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Frequently Asked Questions

    • Most OSWTFs include a septic tank, which digests organic matter and separates floatable matter, such as grease and oil, and solids that settle in the tank, from the wastewater. Soil-based systems discharge septic tank effluent (liquids) into a series of perforated pipes or chambers buried in a disposal field or pit designed to slowly release effluent into the soil. Alternative systems may use pumps or gravity to trickle septic tank effluent through sand, organic matter (e.g. peat, sawdust), constructed wetlands, or other media to remove or neutralize pollutants, such as disease-causing pathogens, nitrogen, phosphorous, and other contaminants. Some alternative systems are designed to evaporate wastewater or disinfect it prior to discharging it into the soil.
    • Most system failures are related to inappropriate design and poor maintenance. Soil-based systems (with a drain field) may have been installed at sites with inadequate or inappropriate soils, excessive slopes, or high ground water tables. These conditions can cause hydraulic failures and water resource contamination. Failure to perform routine maintenance can cause solids or greases and oils in the tank to migrate into the drain field and clog the system. The easiest way to ensure the longevity of your septic system is to routinely pump the tank every three (3) to five (5) years, not dump unapproved products into the system, and clean the effluent filter inside the tank every six (6) to twelve (12) months.
    • The following items should not be put into the septic disposal system:
      Hair Combings Cleansers Cigarette Butts
      Coffee Grounds Solvents Condoms
      Dental Floss Fat, Grease, Oil Gauze Bandages
      Disposable Diapers Paper Towels Waste Oils
      Kitty Litter Paints Pesticides
      Sanitary Napkins Varnishes Photographic Solutions
      Tampons Thinners

      Do not dispose of non-biodegradable materials with wastewater through drains and toilets as they displace storage volume of the septic tank and will upset the biological activity occurring in the tank.

    • OSWTFs that are properly planned, designed, sized, installed, operated and maintained can provide excellent wastewater treatment. However, systems that are sited in densities that exceed the treatment capacity of regional soils or are poorly designed, installed, operated, or maintained may cause problems. The most-documented problems involve contamination of surface and ground waters with disease-causing pathogens and nitrates.
    • Yes. Private water well Notice of Intent (NOI) permit applications, for properties up to five (5) acres, are available at our office, through Arizona Department of Water Resources (ADWR), or through your drilling company. The application must be filled out completely and accurately, including well driller information. All required documents and fees must be submitted to MCESD. Once the well site inspection is completed, all documents will be forwarded to ADWR for final processing of the well permit.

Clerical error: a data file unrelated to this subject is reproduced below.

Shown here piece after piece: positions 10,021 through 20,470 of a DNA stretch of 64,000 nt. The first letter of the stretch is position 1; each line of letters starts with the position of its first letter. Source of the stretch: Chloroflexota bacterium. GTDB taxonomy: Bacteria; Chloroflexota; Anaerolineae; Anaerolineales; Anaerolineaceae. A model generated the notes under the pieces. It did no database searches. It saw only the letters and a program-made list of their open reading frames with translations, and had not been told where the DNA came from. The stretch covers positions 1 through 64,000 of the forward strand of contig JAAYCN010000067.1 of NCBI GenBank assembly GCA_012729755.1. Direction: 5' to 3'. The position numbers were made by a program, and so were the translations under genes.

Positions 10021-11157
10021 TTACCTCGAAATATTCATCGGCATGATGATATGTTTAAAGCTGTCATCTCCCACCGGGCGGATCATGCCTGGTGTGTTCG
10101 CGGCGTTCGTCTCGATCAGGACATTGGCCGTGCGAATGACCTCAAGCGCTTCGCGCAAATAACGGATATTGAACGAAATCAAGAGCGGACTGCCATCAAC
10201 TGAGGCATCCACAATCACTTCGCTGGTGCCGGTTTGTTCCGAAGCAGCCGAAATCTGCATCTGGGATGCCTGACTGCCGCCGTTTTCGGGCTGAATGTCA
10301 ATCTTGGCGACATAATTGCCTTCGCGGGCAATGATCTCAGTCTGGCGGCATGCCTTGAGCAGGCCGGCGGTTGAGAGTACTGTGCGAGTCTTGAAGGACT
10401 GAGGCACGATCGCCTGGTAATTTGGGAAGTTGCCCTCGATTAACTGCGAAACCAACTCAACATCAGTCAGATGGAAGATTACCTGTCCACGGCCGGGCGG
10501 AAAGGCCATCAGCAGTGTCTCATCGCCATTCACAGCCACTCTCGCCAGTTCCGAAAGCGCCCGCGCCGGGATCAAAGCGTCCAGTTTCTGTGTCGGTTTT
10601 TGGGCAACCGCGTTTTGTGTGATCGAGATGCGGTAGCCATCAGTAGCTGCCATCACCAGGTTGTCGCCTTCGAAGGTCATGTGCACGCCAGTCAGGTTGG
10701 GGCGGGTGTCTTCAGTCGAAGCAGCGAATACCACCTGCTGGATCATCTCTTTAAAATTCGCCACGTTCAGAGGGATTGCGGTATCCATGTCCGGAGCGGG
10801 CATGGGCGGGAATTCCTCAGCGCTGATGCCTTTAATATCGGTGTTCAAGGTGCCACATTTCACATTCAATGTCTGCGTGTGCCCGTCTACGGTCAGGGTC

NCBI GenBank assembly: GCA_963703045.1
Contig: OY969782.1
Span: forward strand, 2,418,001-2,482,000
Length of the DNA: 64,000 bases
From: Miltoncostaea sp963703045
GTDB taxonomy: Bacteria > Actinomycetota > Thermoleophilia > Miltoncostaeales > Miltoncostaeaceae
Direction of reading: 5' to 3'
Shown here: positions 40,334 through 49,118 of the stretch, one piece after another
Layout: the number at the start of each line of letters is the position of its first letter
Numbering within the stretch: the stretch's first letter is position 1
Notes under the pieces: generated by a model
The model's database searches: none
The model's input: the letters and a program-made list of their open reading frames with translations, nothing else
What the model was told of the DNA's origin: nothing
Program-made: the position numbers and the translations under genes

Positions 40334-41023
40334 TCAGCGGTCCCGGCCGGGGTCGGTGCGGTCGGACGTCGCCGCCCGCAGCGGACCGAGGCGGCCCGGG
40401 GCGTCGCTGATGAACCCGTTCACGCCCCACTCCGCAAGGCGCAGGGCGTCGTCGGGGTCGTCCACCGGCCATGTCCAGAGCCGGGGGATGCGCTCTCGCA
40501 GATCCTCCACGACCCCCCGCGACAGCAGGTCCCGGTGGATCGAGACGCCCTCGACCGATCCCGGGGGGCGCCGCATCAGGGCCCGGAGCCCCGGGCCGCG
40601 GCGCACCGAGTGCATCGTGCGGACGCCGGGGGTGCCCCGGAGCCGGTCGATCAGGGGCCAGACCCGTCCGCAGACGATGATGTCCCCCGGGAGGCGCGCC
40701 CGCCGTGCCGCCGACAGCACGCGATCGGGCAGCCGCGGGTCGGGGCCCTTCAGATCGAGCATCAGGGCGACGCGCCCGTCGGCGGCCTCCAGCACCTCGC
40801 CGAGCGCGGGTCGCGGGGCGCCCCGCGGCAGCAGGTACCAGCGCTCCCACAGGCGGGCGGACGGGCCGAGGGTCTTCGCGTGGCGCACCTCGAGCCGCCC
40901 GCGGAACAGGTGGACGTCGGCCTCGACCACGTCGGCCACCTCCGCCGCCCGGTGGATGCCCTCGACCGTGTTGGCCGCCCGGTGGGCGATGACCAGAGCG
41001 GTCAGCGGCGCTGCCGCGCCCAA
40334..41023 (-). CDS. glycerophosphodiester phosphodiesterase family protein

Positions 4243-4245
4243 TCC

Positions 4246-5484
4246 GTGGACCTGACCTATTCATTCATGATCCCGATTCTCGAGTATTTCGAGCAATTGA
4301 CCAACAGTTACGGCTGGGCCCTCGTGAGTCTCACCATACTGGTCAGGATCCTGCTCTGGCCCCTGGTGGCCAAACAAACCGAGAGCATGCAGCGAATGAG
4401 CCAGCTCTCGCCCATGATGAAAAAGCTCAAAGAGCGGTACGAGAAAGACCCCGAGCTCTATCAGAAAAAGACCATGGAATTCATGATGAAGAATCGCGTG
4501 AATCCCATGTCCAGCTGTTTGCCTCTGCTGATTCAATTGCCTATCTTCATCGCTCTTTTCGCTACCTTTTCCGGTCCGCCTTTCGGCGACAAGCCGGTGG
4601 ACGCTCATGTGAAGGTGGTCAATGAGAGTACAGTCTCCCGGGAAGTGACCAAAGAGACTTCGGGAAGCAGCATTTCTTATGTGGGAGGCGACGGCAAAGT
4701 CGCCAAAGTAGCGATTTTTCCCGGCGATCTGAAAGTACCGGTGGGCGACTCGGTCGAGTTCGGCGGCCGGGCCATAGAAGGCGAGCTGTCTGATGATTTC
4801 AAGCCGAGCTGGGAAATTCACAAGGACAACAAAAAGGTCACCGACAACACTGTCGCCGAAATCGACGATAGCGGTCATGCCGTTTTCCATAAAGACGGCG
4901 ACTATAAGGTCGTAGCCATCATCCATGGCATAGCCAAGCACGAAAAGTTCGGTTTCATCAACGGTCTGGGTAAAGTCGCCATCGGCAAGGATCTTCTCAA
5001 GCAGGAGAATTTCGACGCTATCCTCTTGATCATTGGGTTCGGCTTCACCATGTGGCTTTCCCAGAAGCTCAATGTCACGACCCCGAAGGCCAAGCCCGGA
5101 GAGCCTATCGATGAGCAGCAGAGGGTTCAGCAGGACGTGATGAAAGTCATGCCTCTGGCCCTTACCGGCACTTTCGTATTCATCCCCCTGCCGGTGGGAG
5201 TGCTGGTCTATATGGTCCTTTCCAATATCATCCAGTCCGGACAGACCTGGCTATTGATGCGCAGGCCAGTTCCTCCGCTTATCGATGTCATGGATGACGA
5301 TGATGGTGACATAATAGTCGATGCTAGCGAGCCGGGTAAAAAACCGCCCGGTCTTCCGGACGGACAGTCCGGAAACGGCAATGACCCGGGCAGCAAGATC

• You and your neighbor must contact the Maricopa County Environmental Services Department to obtain the necessary permits and instructions to install a new system on your own lot.

      If a lot split occurs and the OSWTF no longer meets any minimum setback requirement, the system must be relocated. Additional inspections, plan reviews and fees may apply.

      If a lot split had taken place prior to your ownership and the property line now cuts through the existing OSWTF (or the neighbor’s OSWTF), splitting the system between the two lots, the issue then becomes a legal matter. In these cases, it is recommended that you contact legal counsel or your real estate agent to obtain advice on how to rectify the situation. In most cases, each lot will be required to install an OSWTF.
    • An alternative system is any type of septic system other than a septic tank using gravity to convey effluent for disposal into trenches, beds, chambers, or pits. Typical alternative systems include aerobic system, cap system, sand lined trench, intermittent sand filter, Wisconsin mound, composting toilet, peat filter, textile filter, pressure distribution, subsurface drip irrigation, and Ruck system. Alternative OSWTFs must be designed by and stamped with the seal of a Professional Engineer (P.E.), registered to work in the state of Arizona and with expertise in the on-site wastewater field.
    • See for the current approved list of alternative components allowed in the state of Arizona. These components may be used alone or with other components in an alternative septic disposal system. This list is provided by the Arizona Department of Environmental Quality (ADEQ). Maricopa County may have additional requirements or restrictions. You may contact the MCESD OSW Engineer for additional questions regarding these types of systems.